13 Which things also we speak, not in the words which man’s wisdom teacheth, but which the Holy Ghost teacheth; comparing spiritual things with spiritual.
Paul here is not just speaking of himself, but of his readers, for in verse 5 he said that their faith stands in the power of God. They have received the Spirit, and through the Spirit they know God’s truth. John also wrote of this work of the Spirit in testifying to the truths of God’s Word, calling it an “anointing”, and applied it specifically to his readers:
I John 2:20-21, 27
20 But ye have an unction (anointing) from the Holy One, and ye know all things.
21 I have not written unto you because ye know not the truth, but because ye know it, and that no lie is of the truth.
27 But the anointing which ye have received of him abideth in you, and ye need not that any man teach you: but as the same anointing teacheth you of all things, and is truth, and is no lie, and even as it hath taught you, ye shall abide in him.
God’s People Recognise God’s Word
The Holy Spirit bears witness in the hearts of God’s people to the truth of His Word. His sheep know His voice. When soteriology (the Bible’s teaching about our salvation) meets pneumatology (the Bible’s teaching about the work of the Spirit), we learn that all of God’s people are taught by the Holy Spirit to recognise His truth as revealed in His Word.
When these two areas of truth meet Bibliology (what the Scriptures teach about the nature of the Bible, and specifically in regard to preservation), we see one way God has worked to preserve His Word even when copies differ. The Holy Spirit testifies in the hearts of His people to the truth of His Word — so God’s people should recognise which copy is accurate, and reject the one that is in error.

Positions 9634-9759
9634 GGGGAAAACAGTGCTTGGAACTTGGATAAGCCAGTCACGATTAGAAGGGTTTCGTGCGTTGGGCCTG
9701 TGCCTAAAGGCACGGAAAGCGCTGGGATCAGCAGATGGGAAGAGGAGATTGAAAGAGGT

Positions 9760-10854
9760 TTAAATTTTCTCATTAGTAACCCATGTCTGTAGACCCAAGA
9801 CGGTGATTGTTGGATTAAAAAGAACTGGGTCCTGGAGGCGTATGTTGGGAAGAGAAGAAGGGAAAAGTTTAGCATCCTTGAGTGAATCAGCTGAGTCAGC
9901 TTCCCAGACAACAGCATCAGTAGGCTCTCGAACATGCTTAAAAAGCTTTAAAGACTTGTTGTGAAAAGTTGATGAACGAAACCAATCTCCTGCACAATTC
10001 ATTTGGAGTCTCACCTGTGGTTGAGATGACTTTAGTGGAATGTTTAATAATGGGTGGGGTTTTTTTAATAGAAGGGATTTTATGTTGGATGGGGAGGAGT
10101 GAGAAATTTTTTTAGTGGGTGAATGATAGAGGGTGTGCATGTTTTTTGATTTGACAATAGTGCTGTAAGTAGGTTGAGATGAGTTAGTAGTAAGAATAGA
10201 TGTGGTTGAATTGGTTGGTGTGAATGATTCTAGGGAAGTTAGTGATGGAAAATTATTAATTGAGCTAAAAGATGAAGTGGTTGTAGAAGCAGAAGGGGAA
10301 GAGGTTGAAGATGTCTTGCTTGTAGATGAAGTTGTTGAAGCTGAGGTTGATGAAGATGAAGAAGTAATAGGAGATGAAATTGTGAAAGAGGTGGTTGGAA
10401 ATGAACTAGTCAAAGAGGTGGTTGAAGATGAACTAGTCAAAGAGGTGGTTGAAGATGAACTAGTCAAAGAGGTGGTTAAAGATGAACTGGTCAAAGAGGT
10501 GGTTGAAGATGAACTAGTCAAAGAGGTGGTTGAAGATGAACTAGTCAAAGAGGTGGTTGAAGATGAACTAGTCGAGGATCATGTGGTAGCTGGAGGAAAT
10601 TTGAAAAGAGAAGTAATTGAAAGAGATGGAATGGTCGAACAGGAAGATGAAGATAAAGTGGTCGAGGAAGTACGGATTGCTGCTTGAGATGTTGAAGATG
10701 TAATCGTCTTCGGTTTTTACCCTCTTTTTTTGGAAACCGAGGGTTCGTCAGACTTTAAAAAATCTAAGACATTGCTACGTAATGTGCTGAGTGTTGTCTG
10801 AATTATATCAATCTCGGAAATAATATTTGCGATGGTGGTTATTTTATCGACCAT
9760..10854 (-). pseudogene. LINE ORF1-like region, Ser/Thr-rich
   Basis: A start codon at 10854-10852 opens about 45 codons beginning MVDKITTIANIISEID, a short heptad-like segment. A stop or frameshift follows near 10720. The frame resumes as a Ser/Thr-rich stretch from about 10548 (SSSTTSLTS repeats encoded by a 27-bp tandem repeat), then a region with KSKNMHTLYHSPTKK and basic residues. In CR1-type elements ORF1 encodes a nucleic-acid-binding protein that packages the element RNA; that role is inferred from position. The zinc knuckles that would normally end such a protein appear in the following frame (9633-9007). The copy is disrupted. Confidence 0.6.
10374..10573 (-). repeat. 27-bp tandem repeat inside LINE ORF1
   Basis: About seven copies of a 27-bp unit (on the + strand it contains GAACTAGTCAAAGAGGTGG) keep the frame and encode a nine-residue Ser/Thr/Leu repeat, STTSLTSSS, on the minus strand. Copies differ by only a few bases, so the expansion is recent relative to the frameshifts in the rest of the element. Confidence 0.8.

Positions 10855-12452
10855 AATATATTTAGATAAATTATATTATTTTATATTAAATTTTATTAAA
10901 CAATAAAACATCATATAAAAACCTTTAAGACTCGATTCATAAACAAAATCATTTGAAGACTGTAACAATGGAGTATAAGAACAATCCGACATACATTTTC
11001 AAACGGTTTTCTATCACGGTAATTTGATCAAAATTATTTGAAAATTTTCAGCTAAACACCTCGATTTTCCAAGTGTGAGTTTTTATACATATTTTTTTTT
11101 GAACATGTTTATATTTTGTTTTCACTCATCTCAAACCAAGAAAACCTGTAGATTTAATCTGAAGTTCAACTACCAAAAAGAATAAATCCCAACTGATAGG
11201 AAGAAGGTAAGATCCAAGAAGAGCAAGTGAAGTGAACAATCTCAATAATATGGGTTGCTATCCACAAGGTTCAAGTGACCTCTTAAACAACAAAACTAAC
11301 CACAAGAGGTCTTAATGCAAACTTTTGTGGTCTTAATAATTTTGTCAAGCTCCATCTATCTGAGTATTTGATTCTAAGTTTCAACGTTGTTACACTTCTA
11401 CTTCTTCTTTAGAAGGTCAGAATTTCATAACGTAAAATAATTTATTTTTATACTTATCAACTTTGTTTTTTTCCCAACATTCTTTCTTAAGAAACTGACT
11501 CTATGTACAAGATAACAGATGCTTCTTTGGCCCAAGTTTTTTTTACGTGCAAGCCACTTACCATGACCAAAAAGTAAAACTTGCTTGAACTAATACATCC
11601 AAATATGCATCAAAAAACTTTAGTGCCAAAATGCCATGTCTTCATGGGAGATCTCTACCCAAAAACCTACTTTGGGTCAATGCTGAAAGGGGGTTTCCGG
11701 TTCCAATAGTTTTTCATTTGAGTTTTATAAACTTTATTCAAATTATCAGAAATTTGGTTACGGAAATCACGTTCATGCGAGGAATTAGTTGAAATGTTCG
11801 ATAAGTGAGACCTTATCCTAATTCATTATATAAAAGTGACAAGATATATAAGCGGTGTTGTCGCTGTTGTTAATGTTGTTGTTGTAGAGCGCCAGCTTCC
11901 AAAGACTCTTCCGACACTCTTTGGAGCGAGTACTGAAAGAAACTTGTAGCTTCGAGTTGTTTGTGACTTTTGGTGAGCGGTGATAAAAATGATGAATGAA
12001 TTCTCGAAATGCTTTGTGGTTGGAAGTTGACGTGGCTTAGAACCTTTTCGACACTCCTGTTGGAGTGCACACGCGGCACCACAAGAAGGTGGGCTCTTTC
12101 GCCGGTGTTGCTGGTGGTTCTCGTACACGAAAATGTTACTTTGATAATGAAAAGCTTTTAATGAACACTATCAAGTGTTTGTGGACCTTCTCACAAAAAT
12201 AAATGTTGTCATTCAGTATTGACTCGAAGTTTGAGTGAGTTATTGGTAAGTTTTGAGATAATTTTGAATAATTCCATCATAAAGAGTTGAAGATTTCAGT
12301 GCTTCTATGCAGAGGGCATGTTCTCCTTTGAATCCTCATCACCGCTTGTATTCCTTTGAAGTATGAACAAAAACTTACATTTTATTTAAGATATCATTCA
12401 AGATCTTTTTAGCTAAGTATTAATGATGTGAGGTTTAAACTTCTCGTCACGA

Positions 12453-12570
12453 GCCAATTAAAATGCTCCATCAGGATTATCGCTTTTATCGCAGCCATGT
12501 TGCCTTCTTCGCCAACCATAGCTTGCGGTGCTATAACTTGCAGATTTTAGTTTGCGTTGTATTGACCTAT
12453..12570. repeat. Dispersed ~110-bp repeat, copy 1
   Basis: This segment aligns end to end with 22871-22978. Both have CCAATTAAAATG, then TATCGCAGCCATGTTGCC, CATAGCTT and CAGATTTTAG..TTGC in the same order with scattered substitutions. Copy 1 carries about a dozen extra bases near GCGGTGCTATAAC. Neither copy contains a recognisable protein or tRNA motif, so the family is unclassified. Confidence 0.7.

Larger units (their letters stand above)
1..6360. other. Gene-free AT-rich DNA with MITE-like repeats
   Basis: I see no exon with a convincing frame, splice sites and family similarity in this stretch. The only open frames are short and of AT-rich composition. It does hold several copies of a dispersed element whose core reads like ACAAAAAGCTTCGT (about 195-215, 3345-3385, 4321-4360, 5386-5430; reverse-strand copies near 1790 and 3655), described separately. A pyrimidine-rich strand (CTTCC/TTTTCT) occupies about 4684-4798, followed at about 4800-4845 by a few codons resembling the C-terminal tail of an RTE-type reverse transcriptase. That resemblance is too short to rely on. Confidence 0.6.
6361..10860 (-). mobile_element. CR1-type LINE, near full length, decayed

Thus, the Holy Spirit has been active, down through the centuries, in attesting the truth of Scripture to the heart of God’s people. Just as a teacher who deviates from truth doesn’t “ring true” to us, so also a copy which deviates from the words God gave won’t “ring true”. Why? The Spirit is not confirming the Word in our hearts, because it isn’t the truth of the Word that is being taught by the erring teacher or recorded on the inaccurate copy. When faced with discrepancies between copies, the Holy Spirit has attested to the truth of Scripture, and believers have said, “This one, not that one.”
But God’s People Get Things Wrong Sometimes!
Yes, we certainly do get things wrong sometimes! We are sinful people who aren’t consistently in tune with the Holy Spirit, and so we get things wrong. This “attesting” work of the Spirit is “under the radar,” remember. If we’re not walking in truth, renewing our minds by reading the Word, obeying and trusting, we aren’t going to hear His voice very well when we do get around to opening our Bibles. This work of the Spirit is not generally done by hitting us over the head to get our attention, or putting the message up in bright lights, or shouting loudly in our ear. So we can get it all wrong if we aren’t listening, tuned in to His wavelength.
Fortunately, God’s preservation of His Word isn’t entirely dependent on how well individual believers listen to the attesting work of the Holy Spirit. Lord willing, I’ll have more to say about the problem of out-of-tune believers in my next post in this series.